Published on October 9th, 2014 | by admin

Leaked Emma Watson Facebook video reveals trojans, not nude pictures

Australian users among main targets

Sydney, Australia, 9th October 2014- Australian Facebook users are among the top targets of a new scam using naked videos of British actress Emma Watson as bait to spread malware, according to the Labs team at antivirus software provider Bitdefender.

According to Bitdefender Virus Analyst Doina Cosovan, the alleged sexy videos of the British actress drop more trojans than pictures and, just as in many other sex tape scams, users don’t get to see the promised content. The scam comes weeks after a hoax nude photo leak threat featuring the actress by ‘Rantic Marketing’.

“The private videos harbor several harmful trojans that solicit personal data such as phone numbers, steal tokens of legitimate apps and hijack Facebook sessions. To monetise their efforts, the malware writers also subscribe victims to premium SMS scams,” says Cosovan.

“It all starts with a Facebook comment promising to reveal private or leaked videos of Watson. The comments are automatically posted by users infected with the malware and as with many Facebook scams, victims quickly become marketers for cyber criminals.”

Upon clicking on the malicious links, users are redirected to a salacious YouTube copycat site before being prompted to update their Flash Player, as an error allegedly prevents them from watching the leaked videos of Watson.

The error message reads: “Our system detected that you are using an outdated Video Player version, in order to watch videos on Youtube please update to the latest secured version of Video Player by clicking [the] ‘Upgrade Now’ button below. Once you download and install the update, refresh the browser to watch the video.”

According to Cosovan, the fake YouTube account uses the Anonymous ‘Guy Fawkes’ alias to enhance credibility as the hacktivist group often claims to leak celebrity videos. The video also purports to have had more than 1.5 million likes.

In addition to stealing phone numbers through premium SMS scams, the malware disguised as a Flash Player update also changes browser settings preventing victims from seeing their list of extensions, Facebook activity and settings. Bitdefender detects the browser malware as Trojan.JS.Facebook.A, executable as Trojan.Agent.BFQZ.

“For added legitimacy, Trojan.Agent.BFQZ uses the authentic Flash Player icon and deposits the browser infection components in “C:\Program Files\Internet Explorer,” together with the install.bat, a file it also executes and adds at start up. It also takes the anti-CSRF token of the victim; a common Facebook scam mechanism. The Cross-Site Request Forgery Attack allows scammers to reuse an already authenticated session to perform unwanted actions on the user’s behalf,” says Cosovan.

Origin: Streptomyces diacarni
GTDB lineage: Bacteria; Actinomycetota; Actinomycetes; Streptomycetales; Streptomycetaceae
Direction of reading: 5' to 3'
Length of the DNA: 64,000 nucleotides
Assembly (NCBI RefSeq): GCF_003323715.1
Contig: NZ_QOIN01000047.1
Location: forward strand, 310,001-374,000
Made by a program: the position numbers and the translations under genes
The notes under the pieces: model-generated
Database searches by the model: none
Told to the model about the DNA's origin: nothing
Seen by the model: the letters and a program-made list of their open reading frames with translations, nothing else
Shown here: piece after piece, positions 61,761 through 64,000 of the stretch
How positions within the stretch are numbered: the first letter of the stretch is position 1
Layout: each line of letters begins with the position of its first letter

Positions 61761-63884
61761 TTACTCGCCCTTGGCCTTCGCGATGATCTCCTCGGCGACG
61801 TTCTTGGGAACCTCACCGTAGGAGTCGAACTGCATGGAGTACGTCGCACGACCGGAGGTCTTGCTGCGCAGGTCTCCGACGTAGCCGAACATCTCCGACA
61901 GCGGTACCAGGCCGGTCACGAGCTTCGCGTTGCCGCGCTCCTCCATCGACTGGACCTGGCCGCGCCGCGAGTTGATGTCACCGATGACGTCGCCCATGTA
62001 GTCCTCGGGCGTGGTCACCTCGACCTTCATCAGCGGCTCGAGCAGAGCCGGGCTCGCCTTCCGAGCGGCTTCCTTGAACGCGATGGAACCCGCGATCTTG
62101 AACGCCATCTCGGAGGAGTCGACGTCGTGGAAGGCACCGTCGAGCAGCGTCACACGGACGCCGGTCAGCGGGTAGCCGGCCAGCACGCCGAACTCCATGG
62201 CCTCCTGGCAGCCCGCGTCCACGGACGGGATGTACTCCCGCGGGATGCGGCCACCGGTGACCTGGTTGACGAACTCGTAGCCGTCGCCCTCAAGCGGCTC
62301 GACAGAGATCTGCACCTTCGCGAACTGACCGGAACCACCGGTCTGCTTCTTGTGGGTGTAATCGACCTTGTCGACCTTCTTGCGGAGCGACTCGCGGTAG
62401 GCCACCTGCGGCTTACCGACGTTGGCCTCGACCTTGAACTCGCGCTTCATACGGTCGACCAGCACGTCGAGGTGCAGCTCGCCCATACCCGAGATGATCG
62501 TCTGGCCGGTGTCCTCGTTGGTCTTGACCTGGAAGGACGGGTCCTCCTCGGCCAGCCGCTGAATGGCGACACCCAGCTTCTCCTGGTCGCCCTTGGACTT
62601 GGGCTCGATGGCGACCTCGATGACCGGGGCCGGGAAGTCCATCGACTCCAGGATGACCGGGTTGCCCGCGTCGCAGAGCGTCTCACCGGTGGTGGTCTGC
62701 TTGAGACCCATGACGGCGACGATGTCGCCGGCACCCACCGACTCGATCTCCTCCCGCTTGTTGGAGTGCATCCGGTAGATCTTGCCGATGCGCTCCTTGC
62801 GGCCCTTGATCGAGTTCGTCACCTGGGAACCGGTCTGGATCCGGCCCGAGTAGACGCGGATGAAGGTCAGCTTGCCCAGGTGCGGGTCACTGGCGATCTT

“The malicious URLs also redirect users to various IP-localised surveys for added credibility whereby users can fill in the surveys in their own language. Upon clicking the “complete the survey” button however, user phone numbers are recorded and may be at risk of being sold in underground markets.”

Below are some permissions the malicious browser add-on assumes once downloaded onto victims’ computers:

  • to abuse privileged paths of tabs and cookies
  • to access hosts to stay in touch with the command-and-control center (one of the host websites also spreads fb-color-changer.exe, a similar malicious file that lures victims with an add-on that claims it will change their Facebook colour)
  • to use scripts on “http://*/*“, “https://*/*” (and access code from other web sites)
  • to steal access tokens of legitimate Facebook apps and use them to grab their permissions
  • to automatically like and follow Facebook pages (which can later be monetised) to post comments on behalf of the user in every post on their timeline

In September, Watson fans were also tricked by a group of social media marketers with fake nude pictures of the British actress who created a web site titled “,” in an attempt to shut down the 4chan website. At the time, journalists suspected the social media marketing ‘enterprise’ Rantic may itself be a hoax. In the meantime, their website went under maintenance.

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